Little at Large

Boris asks bankers to learn from Scrooge's experience

Mathew Little
Mathew Little

"I pay tribute to the ruthless way you bend us politicians to your will," London Mayor Boris Johnson told London Citizens at the charity's annual assembly last Wednesday.

The gathering, at which faith groups berate the great and the good until they succumb to a list of demands, must be one of the most intimidating audiences our closeted politicians have to face these days. You don't realise just how persuasive nuns can be until you meet them, but Boris still managed some nifty footwork.

While the assembly was calling on financial institutions to take responsibility for the economic crisis, Boris descended into Dickensian homilies. Bankers receiving "stonking" bonuses this Christmas, he intoned, might reflect on the message of A Christmas Carol and mend their ways accordingly.

The thought of Goldman Sachs executives, laden with Christmas turkeys, scouring East End alleyways for disabled children this Yuletide is indeed heart-warming.

* Indignation continues over Angela Smith's unilateral decision to divert the £750,000 Campaign Research Programme into the £16.7m Hardship Fund - a blatant breach of the Compact.

But short of chaining themselves to the Cabinet Office railings, there's not a lot the sector can do. Simon Blake of Compact Voice has written a strongly worded letter to Smith calling for an independent inquiry. An independent inquiry, in other words, launched by Angela Smith into ... er ... Angela Smith. Well, it might work.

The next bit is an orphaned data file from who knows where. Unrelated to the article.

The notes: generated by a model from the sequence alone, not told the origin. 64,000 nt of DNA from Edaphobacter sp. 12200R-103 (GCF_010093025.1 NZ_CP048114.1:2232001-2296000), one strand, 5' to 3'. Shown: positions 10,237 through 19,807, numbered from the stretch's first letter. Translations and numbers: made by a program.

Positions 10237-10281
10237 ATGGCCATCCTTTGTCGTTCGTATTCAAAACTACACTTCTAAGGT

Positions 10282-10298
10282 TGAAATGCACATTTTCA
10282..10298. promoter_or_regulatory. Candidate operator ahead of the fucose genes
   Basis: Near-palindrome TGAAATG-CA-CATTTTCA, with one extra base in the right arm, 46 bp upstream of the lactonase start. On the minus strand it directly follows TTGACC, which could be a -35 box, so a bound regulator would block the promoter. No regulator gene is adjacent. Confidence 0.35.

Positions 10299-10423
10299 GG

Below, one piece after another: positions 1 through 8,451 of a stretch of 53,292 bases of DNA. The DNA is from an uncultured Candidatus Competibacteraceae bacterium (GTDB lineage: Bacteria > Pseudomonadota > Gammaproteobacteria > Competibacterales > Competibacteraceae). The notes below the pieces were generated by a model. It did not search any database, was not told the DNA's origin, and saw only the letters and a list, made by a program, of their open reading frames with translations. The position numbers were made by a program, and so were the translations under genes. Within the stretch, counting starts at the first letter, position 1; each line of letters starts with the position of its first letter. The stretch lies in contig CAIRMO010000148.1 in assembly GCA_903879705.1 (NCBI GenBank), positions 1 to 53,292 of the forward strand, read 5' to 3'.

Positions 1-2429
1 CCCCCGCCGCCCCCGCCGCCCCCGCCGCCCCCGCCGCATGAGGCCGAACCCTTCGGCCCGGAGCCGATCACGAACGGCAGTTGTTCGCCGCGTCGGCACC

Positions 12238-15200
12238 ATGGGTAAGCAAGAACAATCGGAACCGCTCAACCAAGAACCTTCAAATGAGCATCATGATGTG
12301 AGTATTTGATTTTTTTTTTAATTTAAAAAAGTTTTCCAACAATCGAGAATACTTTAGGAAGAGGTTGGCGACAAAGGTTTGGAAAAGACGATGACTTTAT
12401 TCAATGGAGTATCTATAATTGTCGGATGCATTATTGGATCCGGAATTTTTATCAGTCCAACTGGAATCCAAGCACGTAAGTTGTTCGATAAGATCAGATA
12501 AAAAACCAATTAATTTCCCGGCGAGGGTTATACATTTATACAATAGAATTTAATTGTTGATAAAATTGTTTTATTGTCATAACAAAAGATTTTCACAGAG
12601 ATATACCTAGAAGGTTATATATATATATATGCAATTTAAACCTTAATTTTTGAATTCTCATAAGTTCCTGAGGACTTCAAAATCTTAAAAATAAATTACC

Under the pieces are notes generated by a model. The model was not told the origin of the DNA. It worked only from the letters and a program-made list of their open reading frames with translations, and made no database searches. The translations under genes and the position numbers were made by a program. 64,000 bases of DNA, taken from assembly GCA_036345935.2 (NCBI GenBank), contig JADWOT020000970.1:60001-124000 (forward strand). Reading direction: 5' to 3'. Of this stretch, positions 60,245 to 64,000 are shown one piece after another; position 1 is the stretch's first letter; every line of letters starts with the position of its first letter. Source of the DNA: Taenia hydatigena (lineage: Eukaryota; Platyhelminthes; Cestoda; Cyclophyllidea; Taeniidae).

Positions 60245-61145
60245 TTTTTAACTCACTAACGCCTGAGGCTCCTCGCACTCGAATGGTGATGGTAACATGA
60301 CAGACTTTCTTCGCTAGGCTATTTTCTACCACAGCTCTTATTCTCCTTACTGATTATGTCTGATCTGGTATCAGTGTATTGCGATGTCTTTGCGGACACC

- Is it a help or a hindrance for a politician to feature in Richard Kay's Daily Mail gossip column?

Shadow charities minister Nick Hurd was there last week, thanks to his recent divorce and "enchanting new partner" Lady Clare Kerr. The second paragraph mentioned how "handsome Hurd" used to be a model for clothing catalogue Boden: it also managed to mention his charities job, somewhat lower down the story.

* The champagne flowed at last week's Barclays-Third Sector drinks reception for contributors and contacts.

At other banks, a more Spartan regime has taken root. Those present at the recent Charity Finance Directors' Group AGM at the Royal Bank of Scotland HQ were shocked when their participation was rewarded only by copious amounts of orange juice.

No alcohol, they were informed, because the bank is now state-owned. So that's why Barclays spurned the Government bail-out.

- Mathew Little is a freelance writer,

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